Canby’s dedicated emergency responders got their chance to receive the Covid-19 vaccine Monday — and Fire Chief Jim Davis and Police Chief Bret Smith were the first in line.
“If we’re going to get Covid under control, I think it’s critical that everybody does their part,” Chief Davis told The Canby Current, whose staff was invited to cover the event while abiding by strict infectious control protocols. “And that includes us here in the fire department.”
The clinic was planned in two parts: Monday’s session at the main Canby Fire main station on South Ivy, and Tuesday at Molalla Fire. First responders with Canby Fire, Canby Police, Molalla Fire, Molalla Police, Aurora Fire and Colton Fire were invited to take part.
Dr. Richard Davies, the retired longtime medical director for the Canby Fire District, and several nurses volunteered their time to administer the shots.
Davis estimated that 100 first responders would receive the immunizations between the two clinics, including 16 Canby officers and as many as 29 Canby firefighters and EMTs.
The chief acknowledged that a number of firefighters had expressed concerns or asked questions about the vaccine, which is the first messenger RNA (mRNA) vaccine to be successfully developed and was created in record time.
“A lot of it is ‘Wait and see,'” he said. “They don’t want to be the guinea pigs. That’s one reason I was willing to step up. And all the chiefs are taking it, as well as the administrative staff, a number of our volunteers and our rehab group.”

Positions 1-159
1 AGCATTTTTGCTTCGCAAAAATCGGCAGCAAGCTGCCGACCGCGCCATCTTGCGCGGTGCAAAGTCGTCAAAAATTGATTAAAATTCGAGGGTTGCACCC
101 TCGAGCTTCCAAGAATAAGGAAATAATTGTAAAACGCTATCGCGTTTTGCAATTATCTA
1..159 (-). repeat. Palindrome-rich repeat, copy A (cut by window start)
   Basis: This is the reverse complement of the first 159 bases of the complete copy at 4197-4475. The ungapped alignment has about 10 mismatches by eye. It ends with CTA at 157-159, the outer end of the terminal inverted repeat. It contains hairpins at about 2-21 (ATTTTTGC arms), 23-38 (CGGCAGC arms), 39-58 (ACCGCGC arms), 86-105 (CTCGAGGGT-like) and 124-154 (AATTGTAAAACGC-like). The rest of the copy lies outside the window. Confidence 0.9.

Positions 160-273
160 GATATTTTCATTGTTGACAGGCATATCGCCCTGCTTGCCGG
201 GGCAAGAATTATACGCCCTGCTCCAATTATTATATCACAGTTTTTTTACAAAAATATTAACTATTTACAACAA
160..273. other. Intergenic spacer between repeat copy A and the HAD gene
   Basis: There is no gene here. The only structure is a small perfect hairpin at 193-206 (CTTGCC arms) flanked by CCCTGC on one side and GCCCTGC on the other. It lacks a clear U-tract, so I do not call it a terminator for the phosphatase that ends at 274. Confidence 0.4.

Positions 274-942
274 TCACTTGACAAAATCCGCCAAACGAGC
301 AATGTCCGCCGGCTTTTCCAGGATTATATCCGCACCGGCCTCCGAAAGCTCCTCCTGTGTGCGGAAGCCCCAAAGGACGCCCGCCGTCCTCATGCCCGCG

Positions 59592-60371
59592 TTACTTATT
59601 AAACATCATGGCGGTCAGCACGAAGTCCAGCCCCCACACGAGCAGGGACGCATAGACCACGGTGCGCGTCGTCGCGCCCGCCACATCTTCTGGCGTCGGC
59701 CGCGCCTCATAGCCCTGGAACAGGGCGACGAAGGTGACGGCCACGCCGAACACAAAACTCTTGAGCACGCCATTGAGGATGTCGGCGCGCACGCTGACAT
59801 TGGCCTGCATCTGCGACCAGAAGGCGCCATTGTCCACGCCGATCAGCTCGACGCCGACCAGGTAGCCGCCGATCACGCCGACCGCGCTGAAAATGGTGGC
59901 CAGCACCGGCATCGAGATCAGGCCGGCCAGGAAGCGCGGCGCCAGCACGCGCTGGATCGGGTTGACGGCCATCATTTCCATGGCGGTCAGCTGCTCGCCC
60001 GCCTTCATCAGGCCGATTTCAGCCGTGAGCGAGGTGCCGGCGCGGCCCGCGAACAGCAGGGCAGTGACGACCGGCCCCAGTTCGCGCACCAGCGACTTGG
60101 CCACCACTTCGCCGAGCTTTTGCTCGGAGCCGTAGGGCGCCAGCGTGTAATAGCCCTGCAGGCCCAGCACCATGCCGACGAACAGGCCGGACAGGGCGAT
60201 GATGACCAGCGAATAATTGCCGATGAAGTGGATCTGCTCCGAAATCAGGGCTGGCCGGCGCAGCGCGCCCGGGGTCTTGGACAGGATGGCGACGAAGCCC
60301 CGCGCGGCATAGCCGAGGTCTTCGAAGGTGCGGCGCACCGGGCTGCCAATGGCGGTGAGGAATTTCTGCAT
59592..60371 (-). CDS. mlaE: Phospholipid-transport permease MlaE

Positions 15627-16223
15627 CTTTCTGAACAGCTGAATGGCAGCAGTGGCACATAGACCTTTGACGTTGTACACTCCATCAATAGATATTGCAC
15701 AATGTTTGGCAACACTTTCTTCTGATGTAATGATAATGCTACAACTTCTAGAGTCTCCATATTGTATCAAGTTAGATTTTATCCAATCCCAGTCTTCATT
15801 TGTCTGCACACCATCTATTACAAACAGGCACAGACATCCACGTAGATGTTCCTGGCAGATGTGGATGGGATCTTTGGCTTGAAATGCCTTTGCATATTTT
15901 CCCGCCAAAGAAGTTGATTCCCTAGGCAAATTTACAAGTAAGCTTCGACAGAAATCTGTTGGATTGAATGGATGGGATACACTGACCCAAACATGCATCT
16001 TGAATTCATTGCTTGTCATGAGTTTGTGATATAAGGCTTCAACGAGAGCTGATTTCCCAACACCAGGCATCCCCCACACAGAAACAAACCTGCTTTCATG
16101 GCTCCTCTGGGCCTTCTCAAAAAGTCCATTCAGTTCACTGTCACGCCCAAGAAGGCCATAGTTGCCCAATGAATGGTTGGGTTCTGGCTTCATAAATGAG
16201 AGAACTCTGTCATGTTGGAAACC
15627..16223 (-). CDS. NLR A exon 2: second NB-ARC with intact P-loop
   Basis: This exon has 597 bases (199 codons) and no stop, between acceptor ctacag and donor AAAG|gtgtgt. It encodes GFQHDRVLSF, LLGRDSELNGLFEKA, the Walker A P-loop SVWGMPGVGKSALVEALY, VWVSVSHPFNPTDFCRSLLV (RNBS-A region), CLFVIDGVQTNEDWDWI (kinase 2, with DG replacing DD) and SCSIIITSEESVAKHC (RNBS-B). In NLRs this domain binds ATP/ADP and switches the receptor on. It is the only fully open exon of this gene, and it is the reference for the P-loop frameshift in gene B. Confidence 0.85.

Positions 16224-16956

He said he volunteered to receive the first shot because he wanted to lead by example.
“We want to get out of these masks,” he said. “We want to get schools back. We want to get businesses open and everything else. But if people are resistant to taking the vaccine, then we’re never going to get there.
“We hope we can encourage the citizens to come get the vaccine when it’s their turn, so we can get somewhat back to normal, but it’s still probably going to be a year or so before that happens.”
Chief Davis and Chief Smith got their shots Monday morning, simultaneously and side by side. Like all who received the immunizations, they were required to stay on-site for 15 to 30 minutes to ensure they did not have an adverse reaction.
“The same,” Chief Smith joked when asked afterward how he felt. “Honestly, that was easy. It was a very small needle. I didn’t feel it at all.”
Smith said one of his motivations for taking the shot was a personal one: his interactions with those who are older and more vulnerable to the virus, including his parents, who are in their 80s and have underlying conditions.
“Just out of respect and concern for them, I felt it was important to get it,” he explained.
Both chiefs were hopeful that the vaccine rollout represents the “beginning of the end” for the pandemic that has infected more than 113,000 Oregonians — killing nearly 1,500 — and has brought innumerable challenges and changes to the daily lives of virtually all Americans.
Canby personnel received the Moderna vaccine this week, courtesy Clackamas County, which distributed 1,000 doses for the area’s first responders and front-line health care workers.
The vaccine requires a second dose, which will be administered in a similar fashion in approximately 28 days.
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